This is part of the 2022-23 budget to earmark HK$200 million ($25,7 million) to build up the local green and sustainable finance talent pool and support relevant development.

The pilot scheme is open for application by Hong Kong residents who are market practitioners or graduates of green and sustainable finance. After completing eligible programmes, applicants can apply for a subsidy of up to 100% of the relevant fees, subject to a ceiling of HK$10,000.

Source: HKSAR Government


India’s biggest pension fund, $182 billion in assets, has resumed investing in rupee bonds issued by top-rated private firms as it seeks new avenues to deploy cash, a top official said.

“Whenever there is a potential for higher returns coupled with safety” in the highest-rated corporate bonds the fund is investing, Prabhakar Banasure, a central board trustee at the Employees’ Provident Fund Organization, told Bloomberg.

Source: Bloomberg

An infrastructure platform managed by Edelweiss Alternatives has acquired 100% equity in Larsen & Toubro Infrastructure Development Projects (L&T IDPL) for an enterprise value of about ₹6,0000 million ($725.8 million).

L&T IDPL is the infrastructure portfolio owned by L&T and Canada Pension Plan Investment Board (CPPIB).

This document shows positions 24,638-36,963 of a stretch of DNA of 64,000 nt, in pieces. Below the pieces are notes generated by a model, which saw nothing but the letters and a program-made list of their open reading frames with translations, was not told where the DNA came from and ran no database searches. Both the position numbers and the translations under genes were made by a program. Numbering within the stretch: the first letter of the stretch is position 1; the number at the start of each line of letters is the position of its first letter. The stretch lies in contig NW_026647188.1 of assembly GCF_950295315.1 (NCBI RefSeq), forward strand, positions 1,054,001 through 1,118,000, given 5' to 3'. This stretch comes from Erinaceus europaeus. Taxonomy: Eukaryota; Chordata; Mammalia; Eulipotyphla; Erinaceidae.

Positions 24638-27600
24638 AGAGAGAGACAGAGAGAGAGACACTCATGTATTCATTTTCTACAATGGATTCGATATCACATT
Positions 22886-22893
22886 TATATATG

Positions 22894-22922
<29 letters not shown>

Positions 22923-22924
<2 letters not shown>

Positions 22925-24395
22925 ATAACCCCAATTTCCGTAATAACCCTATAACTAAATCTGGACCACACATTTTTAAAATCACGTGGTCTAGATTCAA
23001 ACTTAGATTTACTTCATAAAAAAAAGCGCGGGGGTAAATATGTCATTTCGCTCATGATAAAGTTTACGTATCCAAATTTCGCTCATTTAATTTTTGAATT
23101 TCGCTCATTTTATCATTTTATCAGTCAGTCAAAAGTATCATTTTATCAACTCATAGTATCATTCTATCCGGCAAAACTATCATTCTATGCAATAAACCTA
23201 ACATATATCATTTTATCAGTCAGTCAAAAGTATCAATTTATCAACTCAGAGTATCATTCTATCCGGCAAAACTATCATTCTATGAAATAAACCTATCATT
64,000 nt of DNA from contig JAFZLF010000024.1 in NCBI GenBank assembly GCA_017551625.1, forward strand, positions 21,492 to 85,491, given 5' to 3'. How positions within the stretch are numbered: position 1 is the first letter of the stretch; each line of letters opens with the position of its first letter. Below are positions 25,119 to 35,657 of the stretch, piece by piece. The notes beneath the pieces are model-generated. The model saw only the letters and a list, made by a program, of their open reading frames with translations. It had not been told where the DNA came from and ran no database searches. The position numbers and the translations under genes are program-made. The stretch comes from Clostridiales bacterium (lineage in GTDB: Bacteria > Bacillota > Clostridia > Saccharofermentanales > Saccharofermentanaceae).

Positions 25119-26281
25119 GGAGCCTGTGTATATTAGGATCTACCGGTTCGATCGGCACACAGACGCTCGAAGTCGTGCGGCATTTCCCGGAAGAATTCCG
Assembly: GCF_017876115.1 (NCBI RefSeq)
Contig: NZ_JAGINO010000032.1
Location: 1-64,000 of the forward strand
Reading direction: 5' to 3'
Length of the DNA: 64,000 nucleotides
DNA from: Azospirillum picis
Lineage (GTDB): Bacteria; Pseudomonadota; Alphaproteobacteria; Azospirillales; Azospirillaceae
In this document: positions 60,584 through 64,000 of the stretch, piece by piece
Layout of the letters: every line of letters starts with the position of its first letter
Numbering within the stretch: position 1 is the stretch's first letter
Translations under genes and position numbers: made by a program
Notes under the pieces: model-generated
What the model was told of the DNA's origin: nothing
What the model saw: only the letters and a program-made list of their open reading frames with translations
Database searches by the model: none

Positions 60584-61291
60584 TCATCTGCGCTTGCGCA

Source: The Economic Times


The National Pension Service (NPS) will hedge foreign exchange risks for up to 10% of its overseas investment compared with zero up to now for a limited period, the welfare ministry said on December 16, a move expected to ease dollar demand on the onshore FX market.

The fund has grown and its increasing purchases of dollars for investment abroad have been blamed for exacerbating the dollar/won's already rising trend in recent months. South Korea's currency hit its weakest level in 13 years in October.

The fund will also be allowed to hold foreign stocks up to 3 percentage points above or below its target ratio in the event of extreme price fluctuations, the ministry added. NPS held 27.6% of total assets in foreign stocks as of end-September, compared with a year-end target of 27.8%.

Source: Reuters